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Movies
4:24 am
Thu May 16, 2013

You Know It When You Hear It, Film Honors New York's Accent

Originally published on Thu May 16, 2013 6:06 am

Steve Inskeep and David Greene report on a documentary film exploring the New York accent. If These Knishes Could Talk: The Story of the New York Accent premieres Thursday night at the Art of Brooklyn Film Festival.

Politics
4:24 am
Thu May 16, 2013

Obama Acts To Control Controversies

Originally published on Thu May 16, 2013 5:08 am

Transcript

STEVE INSKEEP, HOST:

On a Thursday, it's MORNING EDITION, from NPR News. I'm Steve Inskeep.

DAVID GREENE, HOST:

And I'm David Greene. Good morning. There are some weeks when a White House controls the agenda, and there are weeks like this one, when the White House is forced largely to react. President Obama has been juggling multiple controversies, and last night his White House tried to take two of them head-on.

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Sports
4:24 am
Thu May 16, 2013

Wrestlers Grapple To Save Sport From Olympic Chopping Block

Originally published on Thu May 16, 2013 2:11 pm

Transcript

DAVID GREENE, HOST:

How often do you find Iran, Russia and the United States united behind a single message? Well, representatives from all three countries were in New York City yesterday rallying support for the sport of wrestling, which could be excluded from the upcoming Olympic Games. It was quite a show of sportsmanship and diplomacy. Of course, there was time for some conflict among the wrestlers. It took place at New York's Grand Central Terminal, that's why they called it the Rumble on the Rails.

Here's NPR's Mike Pesca.

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Asia
4:24 am
Thu May 16, 2013

Yen's Drop In Value Could Fuel Curency War

Originally published on Thu May 16, 2013 5:16 am

Transcript

STEVE INSKEEP, HOST:

Japan's economy is finally getting a lift. The stock market is soaring there. Companies like Toyota and Sony are seeing a surge in profits. And today, Japan's government reported the economy grew a three-and-a-half percent annual rate in the first three months of the year, a significant improvement.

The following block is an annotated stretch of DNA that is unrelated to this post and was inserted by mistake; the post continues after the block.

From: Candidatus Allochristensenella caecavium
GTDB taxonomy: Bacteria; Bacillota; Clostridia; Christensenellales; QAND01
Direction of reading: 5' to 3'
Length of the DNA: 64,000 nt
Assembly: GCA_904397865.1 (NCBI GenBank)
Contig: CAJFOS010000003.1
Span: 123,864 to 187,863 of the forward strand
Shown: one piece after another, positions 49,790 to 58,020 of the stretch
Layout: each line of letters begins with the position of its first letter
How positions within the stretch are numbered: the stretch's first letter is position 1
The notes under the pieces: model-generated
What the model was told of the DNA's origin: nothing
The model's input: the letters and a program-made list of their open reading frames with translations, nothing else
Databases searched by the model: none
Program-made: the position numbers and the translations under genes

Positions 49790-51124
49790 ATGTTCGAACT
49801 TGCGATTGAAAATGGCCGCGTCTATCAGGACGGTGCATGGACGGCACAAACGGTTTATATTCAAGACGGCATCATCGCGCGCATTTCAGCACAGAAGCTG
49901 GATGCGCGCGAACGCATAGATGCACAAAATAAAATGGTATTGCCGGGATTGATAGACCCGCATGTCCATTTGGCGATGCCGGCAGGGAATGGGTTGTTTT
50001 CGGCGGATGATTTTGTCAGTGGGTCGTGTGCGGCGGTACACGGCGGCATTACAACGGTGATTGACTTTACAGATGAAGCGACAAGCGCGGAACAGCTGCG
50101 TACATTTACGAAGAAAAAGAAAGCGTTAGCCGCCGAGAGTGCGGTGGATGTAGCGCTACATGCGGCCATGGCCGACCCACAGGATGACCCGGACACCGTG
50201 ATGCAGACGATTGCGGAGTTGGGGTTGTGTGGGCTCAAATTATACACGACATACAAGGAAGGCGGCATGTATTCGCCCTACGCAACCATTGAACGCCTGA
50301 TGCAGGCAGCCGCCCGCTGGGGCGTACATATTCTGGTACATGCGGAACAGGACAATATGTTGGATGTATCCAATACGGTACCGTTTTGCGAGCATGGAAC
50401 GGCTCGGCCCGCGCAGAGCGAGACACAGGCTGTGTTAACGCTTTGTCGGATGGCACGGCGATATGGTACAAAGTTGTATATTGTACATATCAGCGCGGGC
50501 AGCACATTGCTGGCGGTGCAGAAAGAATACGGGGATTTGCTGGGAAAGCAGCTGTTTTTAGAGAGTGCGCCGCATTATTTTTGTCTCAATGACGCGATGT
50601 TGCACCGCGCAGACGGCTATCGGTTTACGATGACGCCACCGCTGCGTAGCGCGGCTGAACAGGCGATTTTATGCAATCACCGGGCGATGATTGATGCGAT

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Shots - Health News
3:04 am
Thu May 16, 2013

Cloning, Stem Cells Long Mired In Legislative Gridlock

After President Obama overturned Bush-era policy restricting federal funding of embryonic stem cell research in 2009, Nebraska Right to Life led a protest of the research outside the University of Nebraska regents' meeting.
Nati Harnik AP

Originally published on Thu May 16, 2013 11:53 am

The news that U.S. scientists have successfully cloned a human embryo seems almost certain to rekindle a political fight that has raged, on and off, since the announcement of the creation of Dolly the sheep in 1997.

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Research News
3:03 am
Thu May 16, 2013

Water Trapped For 1.5 Billion Years Could Hold Ancient Life

This map, from the United States Geological Survey, shows the age of bedrock in different regions of North America. Scientists found ancient water in bedrock north of Lake Superior. This region, colored red, was formed more than 2.5 billion years ago.
United States Geological Survey

Originally published on Thu May 16, 2013 9:25 am

Scientists have discovered water that has been trapped in rock for more than a billion years. The water might contain microbes that evolved independently from the surface world, and it's a finding that gives new hope to the search for life on other planets.